Anyway. By this time we were into the 90s and videos were growing up. Bowie had taken a couple years off to record
and tour with Tin Machine, and he came back all new and frisky with Jump They Say, a great song and an
even better video. It has weirdness and subjective imagery like a classic video, but it looks totally modern.
But before we go any further,
something peculiar must be addressed. Which is Bowie of the 1990s. Bowie was always "cute," "angelic," the
good-looking British rocker. Everyone fell in love with him because he has particular qualities. Like magical,
kavorka, Mojo Love-charm qualities. But the 90s came along and began an entirely new era:
Outrageously Devastating, Smokin' Hot Bowie
You first see this phenomenon clearly in Jump They Say. He simply became the best-looking
man in the world. Something happened. Some combination of age and experience, or the fact that he was gone for a while
and then came back as Bowie and looked and sounded amazing. Who the hell knows, but he would spend the next several years
overwhelming us with the hotness demonstrated in this video.
There's trouble afoot for gorgeous Bowie.
He's sleek and beautiful, but this suit comes with some kind of corporate evil.
Strange girls with
telescopes suggest controlled observation and conformity, and then mean coworker guys kidnap Video Bowie!
Then they put wires on him and do experiments and it's like Thomas Newton Revisited.
This video also has the unpleasant visual of Bowie with his face all bruised up, implying that he's fallen or
jumped from the building. It does happen and he ends up down on a smashed car. It looks bleak, but then there's the coolest moment ever when people gather around him and
appear to bring him back to life. (?)
This may just be our wishful-thinking interpretation, but they seem to be all kindness and love, and their anguish wakes him up. He looks dazed, but he opens his eyes and is alive somehow; it's a beautiful message, and this is why Jump They Say is in our Top 3 Favorite
"Ball Two to Bowie, Low and 1.Outside"
Being a Bowie fan is a privilege. Nay, an honor. Musically, you get the best of all worlds, plenty of variety from a
brilliant guy with the most beautiful voice in the universe, and all the creativity to match. Bowie really is the whole package.
But with great artistry come daring extremes, which are usually a grand adventure.
But it can't all be glitter and magic and balloons...
If Black Tie is the Bad Apple, 1. Outside may be the Ugly Duckling. It has awesome, amazing stuff in it, but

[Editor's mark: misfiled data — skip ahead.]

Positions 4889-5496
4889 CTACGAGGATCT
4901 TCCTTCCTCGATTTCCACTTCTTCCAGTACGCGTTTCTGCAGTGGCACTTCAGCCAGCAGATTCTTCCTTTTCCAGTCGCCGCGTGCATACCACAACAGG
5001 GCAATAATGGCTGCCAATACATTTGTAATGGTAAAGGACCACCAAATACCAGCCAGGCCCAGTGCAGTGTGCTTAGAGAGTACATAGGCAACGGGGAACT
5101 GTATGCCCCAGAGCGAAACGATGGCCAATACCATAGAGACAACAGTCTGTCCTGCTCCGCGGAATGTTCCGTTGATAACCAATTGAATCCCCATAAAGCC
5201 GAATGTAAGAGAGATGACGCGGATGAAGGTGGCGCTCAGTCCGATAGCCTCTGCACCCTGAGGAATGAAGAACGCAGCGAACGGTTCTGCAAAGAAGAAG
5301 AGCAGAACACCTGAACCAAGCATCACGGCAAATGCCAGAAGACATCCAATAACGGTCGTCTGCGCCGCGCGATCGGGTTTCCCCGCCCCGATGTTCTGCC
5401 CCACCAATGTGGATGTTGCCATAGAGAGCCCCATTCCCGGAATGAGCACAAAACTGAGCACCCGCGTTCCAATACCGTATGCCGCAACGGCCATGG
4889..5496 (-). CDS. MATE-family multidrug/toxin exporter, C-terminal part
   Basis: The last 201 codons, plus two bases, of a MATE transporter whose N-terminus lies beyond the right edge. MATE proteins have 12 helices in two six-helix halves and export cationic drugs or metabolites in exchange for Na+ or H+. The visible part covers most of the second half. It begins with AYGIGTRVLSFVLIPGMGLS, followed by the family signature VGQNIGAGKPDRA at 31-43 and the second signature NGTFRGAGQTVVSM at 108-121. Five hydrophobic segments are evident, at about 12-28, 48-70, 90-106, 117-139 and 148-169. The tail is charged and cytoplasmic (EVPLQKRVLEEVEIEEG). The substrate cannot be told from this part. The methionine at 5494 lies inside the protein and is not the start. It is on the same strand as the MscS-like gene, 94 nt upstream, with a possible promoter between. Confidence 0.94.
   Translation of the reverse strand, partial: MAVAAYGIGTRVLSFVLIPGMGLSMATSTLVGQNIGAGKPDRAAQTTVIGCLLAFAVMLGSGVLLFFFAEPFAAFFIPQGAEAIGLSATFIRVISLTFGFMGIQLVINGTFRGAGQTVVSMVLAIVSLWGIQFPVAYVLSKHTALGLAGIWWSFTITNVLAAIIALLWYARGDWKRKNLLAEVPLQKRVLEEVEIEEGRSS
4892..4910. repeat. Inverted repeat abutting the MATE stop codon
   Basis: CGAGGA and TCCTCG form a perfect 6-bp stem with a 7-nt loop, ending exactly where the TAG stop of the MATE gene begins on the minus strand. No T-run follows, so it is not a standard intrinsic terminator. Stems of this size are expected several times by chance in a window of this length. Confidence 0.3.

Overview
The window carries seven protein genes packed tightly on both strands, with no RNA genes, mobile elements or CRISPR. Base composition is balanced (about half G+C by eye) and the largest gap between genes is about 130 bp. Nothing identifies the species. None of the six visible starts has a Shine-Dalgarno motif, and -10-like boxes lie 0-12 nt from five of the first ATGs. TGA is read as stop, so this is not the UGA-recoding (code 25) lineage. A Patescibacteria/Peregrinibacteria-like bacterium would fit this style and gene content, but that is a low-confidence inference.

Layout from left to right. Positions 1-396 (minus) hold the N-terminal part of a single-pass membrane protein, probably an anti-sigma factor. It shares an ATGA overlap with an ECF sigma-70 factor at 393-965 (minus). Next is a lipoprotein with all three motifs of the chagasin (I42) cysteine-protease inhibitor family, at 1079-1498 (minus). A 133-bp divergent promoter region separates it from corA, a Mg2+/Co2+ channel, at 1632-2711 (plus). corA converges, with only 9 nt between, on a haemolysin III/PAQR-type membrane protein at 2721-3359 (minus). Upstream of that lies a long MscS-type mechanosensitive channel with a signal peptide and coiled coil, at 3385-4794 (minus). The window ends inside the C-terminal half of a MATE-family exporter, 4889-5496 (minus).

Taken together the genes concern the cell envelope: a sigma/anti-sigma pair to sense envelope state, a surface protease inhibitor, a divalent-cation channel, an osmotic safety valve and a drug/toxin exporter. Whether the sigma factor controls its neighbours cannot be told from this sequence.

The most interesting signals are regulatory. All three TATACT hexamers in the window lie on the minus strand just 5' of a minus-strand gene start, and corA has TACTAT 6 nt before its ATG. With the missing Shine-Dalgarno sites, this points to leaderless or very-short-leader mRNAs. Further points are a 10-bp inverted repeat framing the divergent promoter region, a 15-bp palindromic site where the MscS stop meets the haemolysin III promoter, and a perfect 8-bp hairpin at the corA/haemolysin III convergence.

you have to learn to love it. It's the most complex of the albums, and it takes the most
time to figure out. (A lot of fans do love this one and consider it Top 5 material.)
Personally, we're still on the journey with 1.Outside and are currently grading it about B. It has some of the
songs ever (Hearts Filthy Lesson, Hallo Spaceboy, Strangers When we Meet) a few other good ones (Outside, No Control, Oxford Town)
but it also has some chaff and clutter. Too, it's a Concept Art album based on horrible themes of homicide and
dismemberment, so it's not a happy place to visit.
The video for Hearts Filthy Lesson is really disturbing, full of disfigured bodies and implied
murder and torture. It's gross and we've never gotten through
the whole thing. (We've never even been able to read the graphic stories on the CD insert! This isn't our kind of thing. We're wimps.) It seems like a missed opportunity for something better (or at least more meaningful),
like with a motel and hookers and stuff, cuz the song suggests these things. Instead it's like a summary of
the album's darkest themes.
Hallo Spaceboy is totally on the other side, cool and artistic in a relevant way. It has all this
great old footage from sci-fi movies, cartoons, and crazy-random footage from whatever. It even fits the wild feel
of the song and that awesome, racing drumbeat, and Bowie is incredible. He's up on this platform with a mic stand, tapping his feet (in heels) and sort of backlit for this shadowy, theatrical performance. Way cool.
And in the shallow end, we have to comment on how Bowie looks fucking amazing in these videos. Maybe
he was having work done or something? Whatever, it looks great on him and he's in fantastic shape.
He seemed to go
extra-lean and wiry for this project (1995), and the Period of Smokin' Hot 1990's Bowie showed no signs of